The researchers carried out a small study to test its feasibility. 49 young people with type 1 diabetes, from diverse ethnic and economic backgrounds tested the programme. Six weeks later the researchers interviewed the teenagers to get their feedback on what worked well and what didn’t, and followed them up one year on.
They saw some key themes emerge from their interviews. The teens reported that YES helped them to normalise their diabetes, gave them a more positive mindset, improved their knowledge of diabetes and gave them the confidence to share their experiences of diabetes with friends. The early results also indicated the programme could have some benefits for diabetes management. HbA1c was reduced by 0.7% and there was a 55% drop in hospitals admission due to DKA in year after YES, compared to the year before.
We’re now funding the YES research team to build on this early evidence to learn more about how well YES works compared to standard type 1 diabetes care to help adolescents feel more confident and in control.
Is diabetes education too boring?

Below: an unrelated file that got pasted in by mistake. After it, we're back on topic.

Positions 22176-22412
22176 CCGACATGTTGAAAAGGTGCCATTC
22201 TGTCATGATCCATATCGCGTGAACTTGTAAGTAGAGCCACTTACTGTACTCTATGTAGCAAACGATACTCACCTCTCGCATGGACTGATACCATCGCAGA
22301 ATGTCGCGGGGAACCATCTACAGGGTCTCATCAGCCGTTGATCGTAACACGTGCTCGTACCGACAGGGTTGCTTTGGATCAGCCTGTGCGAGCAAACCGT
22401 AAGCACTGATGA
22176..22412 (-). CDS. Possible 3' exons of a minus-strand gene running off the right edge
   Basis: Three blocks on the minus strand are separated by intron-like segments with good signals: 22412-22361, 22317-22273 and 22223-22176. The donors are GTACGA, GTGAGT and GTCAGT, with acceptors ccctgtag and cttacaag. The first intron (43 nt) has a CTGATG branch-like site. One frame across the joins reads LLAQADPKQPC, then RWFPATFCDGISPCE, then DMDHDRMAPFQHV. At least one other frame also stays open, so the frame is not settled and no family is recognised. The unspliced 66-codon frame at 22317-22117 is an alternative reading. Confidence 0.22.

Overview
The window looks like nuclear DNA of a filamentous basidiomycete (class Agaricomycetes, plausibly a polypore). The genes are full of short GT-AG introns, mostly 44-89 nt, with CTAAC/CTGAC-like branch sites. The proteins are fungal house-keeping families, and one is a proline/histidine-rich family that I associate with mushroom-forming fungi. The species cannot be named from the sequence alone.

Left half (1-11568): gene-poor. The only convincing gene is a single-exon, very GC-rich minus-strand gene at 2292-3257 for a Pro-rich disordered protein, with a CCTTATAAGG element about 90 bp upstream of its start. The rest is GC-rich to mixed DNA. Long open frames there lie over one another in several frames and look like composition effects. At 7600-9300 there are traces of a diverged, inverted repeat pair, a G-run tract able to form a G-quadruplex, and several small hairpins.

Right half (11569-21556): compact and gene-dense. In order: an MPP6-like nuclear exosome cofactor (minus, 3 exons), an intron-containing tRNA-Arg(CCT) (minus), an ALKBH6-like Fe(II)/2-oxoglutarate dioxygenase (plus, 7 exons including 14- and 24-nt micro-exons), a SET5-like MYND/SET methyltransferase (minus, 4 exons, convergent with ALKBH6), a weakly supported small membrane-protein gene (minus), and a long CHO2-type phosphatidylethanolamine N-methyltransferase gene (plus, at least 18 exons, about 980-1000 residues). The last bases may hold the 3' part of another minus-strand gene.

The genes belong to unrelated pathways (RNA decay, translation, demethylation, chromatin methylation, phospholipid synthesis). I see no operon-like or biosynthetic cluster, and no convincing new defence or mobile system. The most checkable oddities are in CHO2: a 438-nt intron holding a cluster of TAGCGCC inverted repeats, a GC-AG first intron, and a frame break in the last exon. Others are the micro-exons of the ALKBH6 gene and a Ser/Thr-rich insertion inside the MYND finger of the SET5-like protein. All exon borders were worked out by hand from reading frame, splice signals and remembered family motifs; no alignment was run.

While YES is innovating new ways to deliver diabetes education and support, Dr William Polonsky - recipient of the ADA's outstanding educator award - argued that current diabetes education courses are falling short. He told us over 400 studies have documented the huge impact structured education can make to people with diabetes. It can improve blood sugar levels, weight, diabetes knowledge and quality of life. But the people with diabetes who access and benefit from these courses are only the tip of the iceberg.
Dr Polonsky thinks we need to pay more attention to what's below the surface. Worldwide, only a minority of people newly diagnosed with diabetes are referred to education courses. For those who are referred, only somewhere between 10-30% show up. And if they do, most drop out before completing the whole programme. We urgently need to get to grips with what the barriers are for both healthcare professionals and people living with diabetes.
While there will be a number of factors contributing, Dr Polonsky’s view is that diabetes education is simply too boring. Too many people don’t feel engaged and it doesn’t seem meaningful to them. Educators are knowledgeable, passionate and want to make a difference. But with pressure to deliver too much information in a short space of time, it becomes difficult to make learning interactive or to personalise material to an individual’s needs and problems.
Dr Polonsky assured educators they don’t need to start making balloon animals. But we know why people learn and change, and it’s not typically because they’re lectured at. It’s through conversation, stories and personal discovery. He shared some recommendations for how diabetes education could be made more engaging.
- Acknowledge there is a problem. Educators should interview people who drop out and ask what was missing.